N. Europe: how’s the winter been so far?

This week, the lowest temperatures in Europe have been observed between Russia and the Balkans, with minimum temperatures close to -20 °C in some areas. Instead, in N. Europe, temperatures are not too low for being January, with maximum values above 0°C along the Atlantic coast of Norway up to the Arctic Circle (today maximum values between + 5-7 °C in the Lofoten Islands).

I have analysed and plotted the temperatures osberved in some cities in both Denmark, Sweden, Norway and Finland, to see if December and the first week of January have been colder compared to the climatological (long-term) average 1981-2010.

In Figure1 the main cities are shown. They are both in the mainland and along the coast.

Figure1. Cities chosen in the analysis

We can see how the lowest average temperatures (as also according to the climatological average) are observed in the mainland and far from the Atlantic Ocean, between N. Norway and Finland, where the warming effect of the Gulf stream is weaker.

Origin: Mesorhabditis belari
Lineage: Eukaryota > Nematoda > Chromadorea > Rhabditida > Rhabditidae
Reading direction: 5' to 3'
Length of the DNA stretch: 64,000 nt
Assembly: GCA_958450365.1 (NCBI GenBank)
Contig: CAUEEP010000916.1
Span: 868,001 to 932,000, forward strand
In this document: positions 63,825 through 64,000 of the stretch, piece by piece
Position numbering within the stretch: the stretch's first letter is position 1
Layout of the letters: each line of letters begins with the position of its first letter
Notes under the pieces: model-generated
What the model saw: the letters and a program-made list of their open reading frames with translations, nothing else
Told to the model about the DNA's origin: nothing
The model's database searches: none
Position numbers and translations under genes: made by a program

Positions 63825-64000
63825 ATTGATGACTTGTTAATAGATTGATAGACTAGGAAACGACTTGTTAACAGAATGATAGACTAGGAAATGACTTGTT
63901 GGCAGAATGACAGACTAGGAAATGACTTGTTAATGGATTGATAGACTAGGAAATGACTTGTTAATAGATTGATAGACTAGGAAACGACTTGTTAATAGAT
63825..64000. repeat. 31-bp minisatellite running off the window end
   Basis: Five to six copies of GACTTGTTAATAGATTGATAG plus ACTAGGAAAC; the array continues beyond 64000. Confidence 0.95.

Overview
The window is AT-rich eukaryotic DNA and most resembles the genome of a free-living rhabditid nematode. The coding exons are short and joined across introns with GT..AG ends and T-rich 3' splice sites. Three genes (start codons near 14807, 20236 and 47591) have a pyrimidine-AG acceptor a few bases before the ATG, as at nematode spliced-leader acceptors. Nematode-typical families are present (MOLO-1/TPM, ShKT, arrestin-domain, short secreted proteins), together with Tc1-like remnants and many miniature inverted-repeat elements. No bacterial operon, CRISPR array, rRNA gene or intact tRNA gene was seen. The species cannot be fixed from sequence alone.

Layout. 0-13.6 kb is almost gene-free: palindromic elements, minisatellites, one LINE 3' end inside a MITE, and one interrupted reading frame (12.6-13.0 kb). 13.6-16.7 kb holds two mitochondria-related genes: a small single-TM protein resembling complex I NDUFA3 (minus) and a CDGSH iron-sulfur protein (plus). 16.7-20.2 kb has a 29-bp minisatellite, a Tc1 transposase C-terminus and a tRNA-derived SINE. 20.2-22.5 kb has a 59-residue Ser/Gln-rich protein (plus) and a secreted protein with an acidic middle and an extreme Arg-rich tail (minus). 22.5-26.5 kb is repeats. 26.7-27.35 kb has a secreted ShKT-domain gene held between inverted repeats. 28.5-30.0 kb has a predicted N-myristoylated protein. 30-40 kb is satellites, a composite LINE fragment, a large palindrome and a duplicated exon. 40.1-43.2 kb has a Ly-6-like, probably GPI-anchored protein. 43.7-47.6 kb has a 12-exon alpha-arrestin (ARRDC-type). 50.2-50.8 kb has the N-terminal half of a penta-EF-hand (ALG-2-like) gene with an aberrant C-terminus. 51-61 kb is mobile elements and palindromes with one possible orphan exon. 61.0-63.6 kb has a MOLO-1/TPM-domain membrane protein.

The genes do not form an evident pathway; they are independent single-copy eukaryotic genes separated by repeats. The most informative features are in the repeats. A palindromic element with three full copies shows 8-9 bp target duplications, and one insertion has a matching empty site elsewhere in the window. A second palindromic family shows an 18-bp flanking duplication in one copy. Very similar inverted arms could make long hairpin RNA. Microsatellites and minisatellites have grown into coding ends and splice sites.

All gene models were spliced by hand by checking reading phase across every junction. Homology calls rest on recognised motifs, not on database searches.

The coldest city is Rovaniemi, with almost -20 °C observed in the minimum average values during the last week. The warmest, instead, is Copenhagen, with both minimum and maximum average temperatures observed during the last December above 0 °C. Also Trondheim (along the coast of Norway) is observing temperatures above 0 °C, especially during the last week.

Figure2. Maximum and minimum average temperatures observed in December 2018 (left) and first week of January 2019 (right).

The comparison with the climatological average (Figure3) shows a very clear result. Positive anomalies are osberved mostly everywhere, especially in the minimum average temperatures (both in December and January), with values up to 7 °C (e.g. Trondheim) above the long-term average.

Figure3. Maximum and minimum temperature anomaly calculated with respect to the climatological average 1981-2010. December (left), January (right).

It seems that the most significant anomalies occurr along the atlantic coast of Norway (Oslo, Trondheim, Tromso), instead moving eastward the anomalies are little (1 °C: Helsinki) or negative (Rovaniemi), though Oulu (Finland) observes significant positive anomalies (+3/+5 °C).

These ‘warm’ conditions are due to the very warm air moved northward during the past few weeks (from mid-Atlantic towards the UK and N. Atlantic); however, the areas close to Russia have been more influenced by the polar air moved towards Eastern-Central Europe, observing values closer or below the average.

The weather should be colder the next few days, especially along the Atlantic coast, due to an Arctic maritime air mass moving towards the N. Sea.

Now we need only to wait and see if the second part of January will show colder conditions (for these areas).


I have collect data from: https://www.meteociel.fr/observations-meteo/temperatures.php?region=nor